FIG. 2 illustrates a flowchart describing a method for using the filter wizard 102 of FIG. 1 according to an embodiment of the invention. The user starts 200 by initiating the filter wizard and inputting request criteria 202 in the control pane 108. The filter wizard 102 queries the data set 104 based on the user inputted criteria. The filter wizard 102 filters data from the data set based on the criteria 206, and provides the filtered data 208 to the GUI results page 114. The user reviews the result page 114 and determines if the target or targets can be easily found 210. If the target(s) is found the user selects the target 212 and the filter wizard 102 closes 214. If the user is not satisfied, the user refines the criteria 216 in the control pane 108. The filter wizard 102 queries the data set 104 based on the refined data 218, and filters the data set 104 based on the refined criteria 220. The filter wizard 102 provides the filtered data to GUI results page 222, where the user makes another attempt to find the desired target(s) 210. The method will continue repeating if the user is not satisfied with the target presented in the result page 114.
FIG. 3 is a block diagram of an exemplary system 300 for implementing the wizard filter of the present invention and graphically illustrates how those blocks interact in operation. The system 300 includes remote devices including one or more multimedia/communication devices 302 equipped with speakers 316 for implementing audio, as well as display capabilities 318 for facilitating the graphical user interface (GUI) aspects of the present invention. In addition, mobile computing devices 304 and desktop computing devices 305 equipped with displays 314 for use with the GUI of the present invention are also illustrated. The remote devices 302 and 304 may be wirelessly connected to a network 308. The network 308 may be any type of known network including a local area network (LAN), wide area network (WAN), global network (e.g., Internet), intranet, etc. with data/Internet capabilities as represented by server 306. Communication aspects of the network are represented by cellular base station 310 and antenna 312. Each remote device 302 and 304 may be implemented using a general-purpose computer executing a computer program for carrying out embodiments of the wizard filter described herein. The computer program may be resident on a storage medium local to the remote devices 302 and 304, or maybe stored on the server system 306 or cellular base station 310. The server system 306 may belong to a public service. The remote devices 302 and 304, and desktop device 305 may be coupled to the server system 306 through multiple networks (e.g., intranet and Internet) so that not all remote devices 302, 304, and desktop device 305 are coupled to the server system 306 via the same network. The remote devices 302, 304, desktop device 305, and the server system 306 may be connected to the network 308 in a wireless fashion, and network 308 may be a wireless network. In an exemplary embodiment, the network 308 is a LAN and each remote device 302, 304 and desktop device 305 executes a user interface application (e.g., web browser) to contact the server system 306 through the network 308. Alternatively, the remote devices 302 and 304 may be implemented using a device programmed primarily for accessing network 308 such as a remote client.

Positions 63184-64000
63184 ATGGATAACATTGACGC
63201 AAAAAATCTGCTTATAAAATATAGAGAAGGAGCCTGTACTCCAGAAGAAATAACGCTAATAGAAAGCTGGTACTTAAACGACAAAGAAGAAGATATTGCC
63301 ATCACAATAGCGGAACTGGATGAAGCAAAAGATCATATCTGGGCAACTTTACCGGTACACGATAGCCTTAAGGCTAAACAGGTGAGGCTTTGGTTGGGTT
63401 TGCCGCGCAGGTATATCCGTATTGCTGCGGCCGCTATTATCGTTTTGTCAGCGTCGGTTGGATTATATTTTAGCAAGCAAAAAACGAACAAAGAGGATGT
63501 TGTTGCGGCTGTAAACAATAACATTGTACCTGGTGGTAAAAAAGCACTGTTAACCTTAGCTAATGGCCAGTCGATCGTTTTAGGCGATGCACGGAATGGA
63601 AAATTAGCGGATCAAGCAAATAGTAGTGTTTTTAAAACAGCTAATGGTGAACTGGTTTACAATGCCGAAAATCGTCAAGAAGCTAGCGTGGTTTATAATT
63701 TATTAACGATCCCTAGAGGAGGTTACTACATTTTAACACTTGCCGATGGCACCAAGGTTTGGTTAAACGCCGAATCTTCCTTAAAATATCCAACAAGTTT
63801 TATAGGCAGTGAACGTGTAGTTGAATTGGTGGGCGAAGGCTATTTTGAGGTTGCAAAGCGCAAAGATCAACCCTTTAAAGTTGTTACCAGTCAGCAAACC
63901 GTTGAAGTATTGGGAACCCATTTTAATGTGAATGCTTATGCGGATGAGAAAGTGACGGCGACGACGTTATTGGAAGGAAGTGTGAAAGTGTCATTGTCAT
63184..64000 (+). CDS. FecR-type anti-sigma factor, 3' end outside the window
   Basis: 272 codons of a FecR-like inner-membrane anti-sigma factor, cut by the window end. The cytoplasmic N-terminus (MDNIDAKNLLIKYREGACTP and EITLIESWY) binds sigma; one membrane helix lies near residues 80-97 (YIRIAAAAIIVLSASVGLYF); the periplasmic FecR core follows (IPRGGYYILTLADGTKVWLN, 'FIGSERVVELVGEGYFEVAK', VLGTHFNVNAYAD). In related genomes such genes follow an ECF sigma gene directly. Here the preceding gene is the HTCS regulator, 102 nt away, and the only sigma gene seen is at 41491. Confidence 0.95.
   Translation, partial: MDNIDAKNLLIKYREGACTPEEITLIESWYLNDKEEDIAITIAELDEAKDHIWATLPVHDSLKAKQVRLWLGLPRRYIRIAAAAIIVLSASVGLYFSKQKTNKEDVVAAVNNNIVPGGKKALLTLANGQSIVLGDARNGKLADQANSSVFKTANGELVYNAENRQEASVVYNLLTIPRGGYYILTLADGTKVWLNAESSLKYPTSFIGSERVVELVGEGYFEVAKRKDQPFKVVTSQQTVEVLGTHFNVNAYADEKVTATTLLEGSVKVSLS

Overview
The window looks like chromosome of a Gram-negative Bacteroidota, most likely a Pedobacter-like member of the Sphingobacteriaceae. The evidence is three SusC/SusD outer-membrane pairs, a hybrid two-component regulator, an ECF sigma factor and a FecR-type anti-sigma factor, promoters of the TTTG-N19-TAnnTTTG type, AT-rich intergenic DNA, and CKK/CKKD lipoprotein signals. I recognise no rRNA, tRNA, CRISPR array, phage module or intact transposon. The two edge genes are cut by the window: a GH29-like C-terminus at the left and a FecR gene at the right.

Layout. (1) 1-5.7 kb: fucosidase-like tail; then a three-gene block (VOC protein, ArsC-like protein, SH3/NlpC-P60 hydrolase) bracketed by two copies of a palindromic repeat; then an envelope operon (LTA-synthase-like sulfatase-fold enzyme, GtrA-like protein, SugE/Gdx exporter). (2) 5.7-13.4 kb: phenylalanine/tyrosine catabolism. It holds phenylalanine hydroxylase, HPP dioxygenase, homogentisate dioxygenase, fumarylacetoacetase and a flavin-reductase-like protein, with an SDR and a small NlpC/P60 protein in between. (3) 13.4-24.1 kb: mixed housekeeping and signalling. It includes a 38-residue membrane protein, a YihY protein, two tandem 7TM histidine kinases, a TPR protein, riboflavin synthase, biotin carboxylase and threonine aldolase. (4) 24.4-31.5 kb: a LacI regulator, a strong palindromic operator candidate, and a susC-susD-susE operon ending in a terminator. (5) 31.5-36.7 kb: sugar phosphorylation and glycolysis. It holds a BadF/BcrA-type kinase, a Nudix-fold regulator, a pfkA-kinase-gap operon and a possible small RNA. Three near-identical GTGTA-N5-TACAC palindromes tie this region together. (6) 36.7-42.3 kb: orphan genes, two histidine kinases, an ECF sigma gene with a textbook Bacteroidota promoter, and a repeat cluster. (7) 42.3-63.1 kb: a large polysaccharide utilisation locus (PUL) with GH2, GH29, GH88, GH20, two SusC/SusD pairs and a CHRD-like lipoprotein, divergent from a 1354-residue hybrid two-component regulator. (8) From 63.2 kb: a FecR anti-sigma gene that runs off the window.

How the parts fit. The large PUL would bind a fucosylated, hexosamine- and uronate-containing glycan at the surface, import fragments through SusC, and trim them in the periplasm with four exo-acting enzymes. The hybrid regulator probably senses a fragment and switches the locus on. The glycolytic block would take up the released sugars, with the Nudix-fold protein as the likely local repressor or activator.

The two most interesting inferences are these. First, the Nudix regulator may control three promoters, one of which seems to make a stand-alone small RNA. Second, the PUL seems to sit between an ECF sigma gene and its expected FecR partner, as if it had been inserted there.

The capabilities of the present invention can be implemented in software, firmware, hardware or some combination thereof.
As one example, one or more aspects of the present invention can be included in an article of manufacture (e.g., one or more computer program products) having, for instance, computer usable media. The media has embodied therein, for instance, computer readable program code means for providing and facilitating the capabilities of the present invention. The article of manufacture can be included as a part of a computer system or sold separately.
Additionally, at least one program storage device readable by a machine, tangibly embodying at least one program of instructions executable by the machine to perform the capabilities of the present invention can be provided.
The flow diagrams depicted herein are just examples. There may be many variations to these diagrams or the steps (or operations) described therein without departing from the spirit of the invention. For instance, the steps may be performed in a differing order, or steps may be added, deleted or modified. All of these variations are considered a part of the claimed invention.
While the preferred embodiments to the invention has been described, it will be understood that those skilled in the art, both now and in the future, may make various improvements and enhancements which fall within the scope of the claims which follow. These claims should be construed to maintain the proper protection for the invention first described.